Gabriel Perna | January 26, 2022
In this series, Health Evolution is examining the year 2021 in health care through the lens of our eight imperatives. We will be examining the trends that were at the top of CEOs’ minds throughout the past year and what may come in 2022. This week: Engaging health consumers
Amid the funding craze in digital health, there is an arms race happening within home-based health care as major payers, providers, retail giants, health IT companies, and other organizations work to broaden their offerings in the burgeoning space.
Take for instance, CVS Health. At the annual JP Morgan Healthcare Conference, CVS Health CEO Karen Lynch said that said that the company will “expand our home health services capabilities that we offer in the marketplace using a model that integrates health programs for complex populations.” Meanwhile, UnitedHealth Group COO Dirk McMahon recently said on an earnings call that “home-based clinical care initiatives at Optum and UnitedHealthcare are central to improving near- and longer-term health outcomes for people with medical, behavioral and social need.”
As another example, Humana has strategically grown its Medicare Advantage plan offerings, which often rely on home-based health care services to lower costs and improve outcomes in value-based arrangements. In 2021, it acquired one of the largest home-based health services companies in the country, Kindred at Home, for $8.1 billion. It has also made strategic partnerships with numerous companies in the home-based health care space such as DispatchHealth and Papa. In the retail world, Best Buy Health acquired Current Health, which provides a care at home platform that combines remote patient monitoring, telehealth and patient engagement for providers.
“As seniors increasingly choose Medicare Advantage, there is a meaningful opportunity for home health organizations to engage differently with patients, and [MA] payers to more holistically address patient needs, improve health outcomes and reduce the total cost of care for health plans and share appropriately in this value creation,” Humana CEO Bruce Broussard said on a recent earnings call.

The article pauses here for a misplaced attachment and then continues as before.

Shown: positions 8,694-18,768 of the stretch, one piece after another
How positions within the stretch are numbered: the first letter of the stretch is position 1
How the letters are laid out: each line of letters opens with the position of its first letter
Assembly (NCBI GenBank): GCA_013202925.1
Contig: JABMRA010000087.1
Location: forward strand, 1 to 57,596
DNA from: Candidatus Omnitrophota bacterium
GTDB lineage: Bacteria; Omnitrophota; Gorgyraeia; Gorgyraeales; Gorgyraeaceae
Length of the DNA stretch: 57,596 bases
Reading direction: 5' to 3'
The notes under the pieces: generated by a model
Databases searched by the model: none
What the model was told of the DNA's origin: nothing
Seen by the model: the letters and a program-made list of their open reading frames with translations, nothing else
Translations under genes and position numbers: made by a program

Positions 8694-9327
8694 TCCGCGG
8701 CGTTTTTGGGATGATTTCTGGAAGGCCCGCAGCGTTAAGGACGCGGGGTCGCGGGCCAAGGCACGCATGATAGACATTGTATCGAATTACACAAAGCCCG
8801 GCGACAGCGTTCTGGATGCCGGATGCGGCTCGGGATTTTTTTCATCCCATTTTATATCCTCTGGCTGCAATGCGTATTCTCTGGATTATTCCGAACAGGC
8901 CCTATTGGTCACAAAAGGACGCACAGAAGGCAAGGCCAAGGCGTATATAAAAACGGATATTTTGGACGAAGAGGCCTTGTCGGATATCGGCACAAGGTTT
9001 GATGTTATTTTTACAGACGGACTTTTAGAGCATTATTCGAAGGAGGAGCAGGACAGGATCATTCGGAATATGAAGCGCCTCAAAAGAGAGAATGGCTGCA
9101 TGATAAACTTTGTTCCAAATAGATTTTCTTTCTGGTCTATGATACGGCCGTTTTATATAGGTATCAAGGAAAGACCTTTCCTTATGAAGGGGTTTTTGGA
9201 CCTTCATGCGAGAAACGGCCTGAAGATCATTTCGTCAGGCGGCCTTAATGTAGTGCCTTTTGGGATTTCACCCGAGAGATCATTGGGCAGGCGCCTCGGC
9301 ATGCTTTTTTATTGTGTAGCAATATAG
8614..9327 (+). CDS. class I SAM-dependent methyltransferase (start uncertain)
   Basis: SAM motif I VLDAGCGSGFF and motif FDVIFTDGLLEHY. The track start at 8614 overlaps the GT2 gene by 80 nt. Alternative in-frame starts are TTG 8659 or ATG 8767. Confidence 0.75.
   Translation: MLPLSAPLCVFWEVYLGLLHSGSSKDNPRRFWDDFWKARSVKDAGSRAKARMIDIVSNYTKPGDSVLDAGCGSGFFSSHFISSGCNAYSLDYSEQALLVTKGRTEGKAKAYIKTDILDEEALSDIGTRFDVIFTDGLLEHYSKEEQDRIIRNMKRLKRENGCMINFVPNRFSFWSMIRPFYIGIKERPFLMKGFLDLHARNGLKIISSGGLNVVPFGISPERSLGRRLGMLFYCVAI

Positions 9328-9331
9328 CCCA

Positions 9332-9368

At the center of this trend are consumers. More and more patients who would rather receive hospital-level care at home than in the hospital. According to a survey from Moving Health Home (MHH), a coalition of health care organizations advocating for improved access to home-based care, 73 percent of adults are confident in the quality of care they would receive in the home. The overwhelming majority of people who have received home-based care were satisfied (88 percent) and would be likely to recommend to family and friends (85 percent).
Another survey, from the Partnership for Quality Home Healthcare (PQHH), found more than nine in ten Medicare beneficiaries (94 percent) say they would prefer to receive post-hospital short-term health care at home. Only 3 percent say they would prefer a nursing home.
Mayo Clinic is all in on hospital at home
Mayo Clinic is one prominent health system that has leaned into home-based care. The organization launched an advanced care at home model in 2020 that provides various health services to qualified patients within their home. Michael Maniaci, M.D., physician leader for advanced care at home at Mayo Clinic, said the idea was originally proposed in 2018 by the company’s CEO Gianrico Farrugia, MD.
“He said that more care in the home, especially high acuity care, which really wasn’t done on a large scale until that time, is the future of Mayo,” said Maniaci. “We took our first patient in July of 2020, which was planned before COVID was even around. Obviously, it ended up being good timing from that perspective and the regulatory measures were moving to favor us scaling up more rapidly.”
The regulatory measure Maniaci is referring to is CMS’ Acute Hospital Care at Home program, a waiver that allowed eligible hospitals with regulatory flexibilities to treat eligible patients in their homes via telemedicine and virtual health technologies. The program was announced in November 2020 and will be in place for the duration of the COVID-19 public health emergency. However, Mayo and a number of other hospitals are hoping to convince CMS to enact measures that will allow for this to continue permanently.